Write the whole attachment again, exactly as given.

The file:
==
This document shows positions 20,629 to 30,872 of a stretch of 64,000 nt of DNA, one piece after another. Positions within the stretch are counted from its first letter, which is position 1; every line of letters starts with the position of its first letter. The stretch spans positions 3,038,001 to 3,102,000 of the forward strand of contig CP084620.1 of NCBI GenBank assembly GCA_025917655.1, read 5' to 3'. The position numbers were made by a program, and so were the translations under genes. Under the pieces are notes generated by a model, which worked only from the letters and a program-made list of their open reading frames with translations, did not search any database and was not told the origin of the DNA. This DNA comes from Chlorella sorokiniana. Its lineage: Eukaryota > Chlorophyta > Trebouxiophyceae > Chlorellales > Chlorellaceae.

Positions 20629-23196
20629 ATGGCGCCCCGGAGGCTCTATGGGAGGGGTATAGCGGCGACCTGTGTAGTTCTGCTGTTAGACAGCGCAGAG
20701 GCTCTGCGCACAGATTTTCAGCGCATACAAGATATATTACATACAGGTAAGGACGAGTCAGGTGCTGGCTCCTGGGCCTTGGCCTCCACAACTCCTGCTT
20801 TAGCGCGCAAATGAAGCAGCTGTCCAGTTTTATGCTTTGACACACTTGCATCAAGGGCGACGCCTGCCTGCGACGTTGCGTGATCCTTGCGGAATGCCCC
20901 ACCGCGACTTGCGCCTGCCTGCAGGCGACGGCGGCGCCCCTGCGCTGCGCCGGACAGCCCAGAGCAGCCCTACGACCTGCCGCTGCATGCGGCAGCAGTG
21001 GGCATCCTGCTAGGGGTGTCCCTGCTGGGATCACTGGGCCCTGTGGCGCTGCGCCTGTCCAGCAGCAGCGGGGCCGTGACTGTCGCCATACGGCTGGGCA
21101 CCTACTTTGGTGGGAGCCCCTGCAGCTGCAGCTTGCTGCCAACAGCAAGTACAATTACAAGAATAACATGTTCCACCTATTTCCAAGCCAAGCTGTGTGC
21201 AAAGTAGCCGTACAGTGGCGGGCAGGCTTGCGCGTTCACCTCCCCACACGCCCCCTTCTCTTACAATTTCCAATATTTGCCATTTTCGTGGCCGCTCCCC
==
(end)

This document shows positions 20,629 to 30,872 of a stretch of 64,000 nt of DNA, one piece after another. Positions within the stretch are counted from its first letter, which is position 1; every line of letters starts with the position of its first letter. The stretch spans positions 3,038,001 to 3,102,000 of the forward strand of contig CP084620.1 of NCBI GenBank assembly GCA_025917655.1, read 5' to 3'. The position numbers were made by a program, and so were the translations under genes. Under the pieces are notes generated by a model, which worked only from the letters and a program-made list of their open reading frames with translations, did not search any database and was not told the origin of the DNA. This DNA comes from Chlorella sorokiniana. Its lineage: Eukaryota > Chlorophyta > Trebouxiophyceae > Chlorellales > Chlorellaceae.

Positions 20629-23196
20629 ATGGCGCCCCGGAGGCTCTATGGGAGGGGTATAGCGGCGACCTGTGTAGTTCTGCTGTTAGACAGCGCAGAG
20701 GCTCTGCGCACAGATTTTCAGCGCATACAAGATATATTACATACAGGTAAGGACGAGTCAGGTGCTGGCTCCTGGGCCTTGGCCTCCACAACTCCTGCTT
20801 TAGCGCGCAAATGAAGCAGCTGTCCAGTTTTATGCTTTGACACACTTGCATCAAGGGCGACGCCTGCCTGCGACGTTGCGTGATCCTTGCGGAATGCCCC
20901 ACCGCGACTTGCGCCTGCCTGCAGGCGACGGCGGCGCCCCTGCGCTGCGCCGGACAGCCCAGAGCAGCCCTACGACCTGCCGCTGCATGCGGCAGCAGTG
21001 GGCATCCTGCTAGGGGTGTCCCTGCTGGGATCACTGGGCCCTGTGGCGCTGCGCCTGTCCAGCAGCAGCGGGGCCGTGACTGTCGCCATACGGCTGGGCA
21101 CCTACTTTGGTGGGAGCCCCTGCAGCTGCAGCTTGCTGCCAACAGCAAGTACAATTACAAGAATAACATGTTCCACCTATTTCCAAGCCAAGCTGTGTGC
21201 AAAGTAGCCGTACAGTGGCGGGCAGGCTTGCGCGTTCACCTCCCCACACGCCCCCTTCTCTTACAATTTCCAATATTTGCCATTTTCGTGGCCGCTCCCC